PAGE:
Practical Arts high school (1900-1940). This school seems to have been for students who found academic work unappealing. Thus, the 'practical.' Remember, at the time, very few students went on to college.

Practical Arts high, school at lower right. Note Dudley street at the top and Warren to the left. This would later become Girl's Latin.

The old Normal school was a preparatory high school for future teachers, typically girls. As teaching became professionalized, training extended to college, and the Boston Teacher's College was founded. When Girl's Latin moved out of the South End, it came here, adjacent to the Teacher's College. When the teacher's college was expanded, Girl's Latin was squeezed out of their home.

Note: Commenter Deb shared this link with information about the various moves of Girls's Latin/Latin Academy.

Girl's Latin school, Huntington avenue and Longwood street.

While I remember Boston Trade high school, the High School of Commerce was closed in 1954. I think we can assume a focus on office skills for this school - typing, shorthand and basic accounting skills were tickets to an office job at the time.

By the time I was in school, English High had replaced Commerce on Avenue Louis Pasteur. English, like the nearby Girl's Latin, would later be bumped from the building. Needless to say, Boston Latin school went nowhere.

Mechanic Arts high school had a contentious life. The headmaster saw it as a feeder school for M.I.T., while the school department wanted to produce factory workers. In time, the school would be renamed Boston Technical high school, and become a so-called exam school. When I attended in the late 1960s-early 1970s, it was both a college prep school and a shop skill training school.

Mechanic Arts high was on Dalton street, overlooking the Boston and Albany train yards in the Back Bay. When the Prudential Center was built, Mechanic Arts/Boston Tech moved to Roxbury, although the building was not actually taken for the project.

Note: all photos are from the City of Boston Archive Flickr photo group.

Monday, February 13, 2012

Lost Train Stations: North Station - I and II

North and Union Stations, early 1890s.

The original North Station, Causeway street. The old Boston and Lowell depot with its Mansard roofs remains to the left of the new buildings.

Heres' a later view, showing a walkway from the elevated line.

It's taken a while, but I've finally returned to discuss North Union and North Stations. The original station, shown above, combined the old Lowell station with two adjoining buildings to serve traffic from north of Boston and that coming through the Hoosac Tunnel through western Massachusetts. It was built by adding new structures to the existing 1878 Lowell depot in 1893. By this time, most traffic was under the control of the Boston and Maine line. Just as South Station combined traffic that once was served by independent depots, the new North station was a union of formerly independently operating depots in one facility.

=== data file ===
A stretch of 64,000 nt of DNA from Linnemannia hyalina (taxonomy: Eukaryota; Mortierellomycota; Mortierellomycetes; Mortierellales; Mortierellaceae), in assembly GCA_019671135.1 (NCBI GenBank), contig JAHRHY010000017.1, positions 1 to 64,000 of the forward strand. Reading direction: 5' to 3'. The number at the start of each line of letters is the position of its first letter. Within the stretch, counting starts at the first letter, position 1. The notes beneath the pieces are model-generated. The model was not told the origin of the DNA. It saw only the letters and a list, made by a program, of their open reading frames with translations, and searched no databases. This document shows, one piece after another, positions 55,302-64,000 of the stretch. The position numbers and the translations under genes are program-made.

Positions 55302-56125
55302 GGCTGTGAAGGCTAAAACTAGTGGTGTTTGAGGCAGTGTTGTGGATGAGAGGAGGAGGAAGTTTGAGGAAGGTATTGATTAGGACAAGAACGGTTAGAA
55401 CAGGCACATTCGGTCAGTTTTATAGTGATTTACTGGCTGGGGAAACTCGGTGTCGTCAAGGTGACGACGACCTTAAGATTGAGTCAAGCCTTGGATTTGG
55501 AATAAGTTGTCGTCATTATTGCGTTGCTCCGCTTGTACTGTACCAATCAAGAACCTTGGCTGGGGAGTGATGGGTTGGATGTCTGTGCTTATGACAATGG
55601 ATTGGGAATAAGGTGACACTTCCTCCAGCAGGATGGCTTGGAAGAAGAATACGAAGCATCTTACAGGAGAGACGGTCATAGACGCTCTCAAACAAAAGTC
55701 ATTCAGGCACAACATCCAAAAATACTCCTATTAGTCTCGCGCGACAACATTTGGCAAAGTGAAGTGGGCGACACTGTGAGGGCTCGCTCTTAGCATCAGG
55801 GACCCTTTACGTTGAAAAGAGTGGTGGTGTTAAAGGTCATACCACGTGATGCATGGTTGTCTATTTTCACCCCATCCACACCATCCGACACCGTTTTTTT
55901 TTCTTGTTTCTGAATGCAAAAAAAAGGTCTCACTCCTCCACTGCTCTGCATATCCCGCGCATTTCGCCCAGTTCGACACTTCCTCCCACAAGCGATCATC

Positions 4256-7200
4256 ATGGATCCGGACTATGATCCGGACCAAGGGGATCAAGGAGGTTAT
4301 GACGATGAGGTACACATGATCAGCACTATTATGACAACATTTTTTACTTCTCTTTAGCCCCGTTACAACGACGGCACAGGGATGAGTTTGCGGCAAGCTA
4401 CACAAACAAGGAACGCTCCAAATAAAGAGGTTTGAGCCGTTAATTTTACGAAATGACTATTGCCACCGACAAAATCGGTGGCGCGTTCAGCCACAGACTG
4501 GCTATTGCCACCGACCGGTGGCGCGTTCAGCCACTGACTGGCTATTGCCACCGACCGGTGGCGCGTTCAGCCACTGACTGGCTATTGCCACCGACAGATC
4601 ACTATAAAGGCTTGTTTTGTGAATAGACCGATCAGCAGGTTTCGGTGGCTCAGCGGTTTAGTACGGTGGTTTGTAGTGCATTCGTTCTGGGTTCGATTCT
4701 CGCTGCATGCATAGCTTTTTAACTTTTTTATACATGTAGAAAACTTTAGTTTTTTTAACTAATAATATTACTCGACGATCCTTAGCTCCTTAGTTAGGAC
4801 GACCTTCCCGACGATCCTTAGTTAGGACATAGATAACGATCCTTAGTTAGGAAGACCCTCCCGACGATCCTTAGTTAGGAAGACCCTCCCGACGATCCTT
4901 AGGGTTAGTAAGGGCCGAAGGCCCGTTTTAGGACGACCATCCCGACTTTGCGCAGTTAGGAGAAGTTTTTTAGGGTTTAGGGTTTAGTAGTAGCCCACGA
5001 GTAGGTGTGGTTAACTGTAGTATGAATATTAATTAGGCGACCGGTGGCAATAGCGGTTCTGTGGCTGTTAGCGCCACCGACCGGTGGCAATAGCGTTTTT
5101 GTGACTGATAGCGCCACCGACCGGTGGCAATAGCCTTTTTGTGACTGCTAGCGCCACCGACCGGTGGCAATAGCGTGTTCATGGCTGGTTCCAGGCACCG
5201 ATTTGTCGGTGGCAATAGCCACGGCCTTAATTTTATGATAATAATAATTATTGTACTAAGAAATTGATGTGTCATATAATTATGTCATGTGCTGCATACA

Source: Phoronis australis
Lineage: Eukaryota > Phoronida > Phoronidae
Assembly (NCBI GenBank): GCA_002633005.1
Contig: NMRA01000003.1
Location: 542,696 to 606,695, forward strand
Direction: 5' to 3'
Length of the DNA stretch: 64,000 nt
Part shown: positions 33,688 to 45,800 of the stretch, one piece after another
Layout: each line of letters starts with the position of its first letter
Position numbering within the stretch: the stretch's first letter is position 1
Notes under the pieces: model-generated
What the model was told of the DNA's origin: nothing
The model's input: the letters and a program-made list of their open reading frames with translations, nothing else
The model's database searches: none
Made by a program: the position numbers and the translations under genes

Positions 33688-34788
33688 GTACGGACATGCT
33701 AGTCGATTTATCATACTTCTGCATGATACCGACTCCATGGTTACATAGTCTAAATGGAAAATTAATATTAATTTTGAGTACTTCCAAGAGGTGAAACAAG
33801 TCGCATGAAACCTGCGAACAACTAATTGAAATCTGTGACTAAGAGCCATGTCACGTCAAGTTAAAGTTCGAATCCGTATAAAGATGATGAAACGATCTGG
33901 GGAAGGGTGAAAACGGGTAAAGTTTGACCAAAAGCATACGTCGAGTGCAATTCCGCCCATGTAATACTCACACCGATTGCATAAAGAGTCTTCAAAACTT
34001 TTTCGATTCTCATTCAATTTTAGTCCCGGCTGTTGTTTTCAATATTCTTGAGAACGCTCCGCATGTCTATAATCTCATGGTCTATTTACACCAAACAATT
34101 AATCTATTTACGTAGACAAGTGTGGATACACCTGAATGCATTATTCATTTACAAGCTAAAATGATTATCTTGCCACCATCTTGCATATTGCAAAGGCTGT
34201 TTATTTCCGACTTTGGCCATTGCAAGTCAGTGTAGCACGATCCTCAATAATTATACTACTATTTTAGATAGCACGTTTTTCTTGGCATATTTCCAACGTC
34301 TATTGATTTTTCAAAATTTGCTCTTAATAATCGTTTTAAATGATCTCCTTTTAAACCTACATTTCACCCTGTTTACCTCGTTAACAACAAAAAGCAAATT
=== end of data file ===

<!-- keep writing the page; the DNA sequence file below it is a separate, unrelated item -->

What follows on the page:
Aerial view of the new North Station, with Boston Garden. Also note the elevated tracks in the foreground (BPL).

In 1927-28, the entire edifice was torn down and replaced with a new North Station. Both an elevated line and streetcars connected with the new location, and Boston Garden was built on top of the station. The Hotel Manger was added adjacent to the station in 1930, and was later renamed the Madison.

Here's a Disney-fied version of North Station, free of actual city streets.

And finally, a more realistic view, featuring the Hotel Manger, later re-named the Madison. Note the elevated line leading to Charlestown.

Monday, February 6, 2012

United States Hotel

United States Hotel in Boston, 1883.

United States Hotel, Beach street, 1895.

United States Hotel, 1851.

Built 1824, before elevators, the United States was one of the first major hotels in the nation. It was originally four floors, althought the print above shows five in parts of the complex, it was gradually dded to over the years. Daniel Webster, Senator and great orator, was one of the famous residents Taken over by Tilly Haynes in 1879, who happened to be a mapmaker, and who drew the map shown above. The location was right between the city's four southern train stations. It was torn down between 1928-38.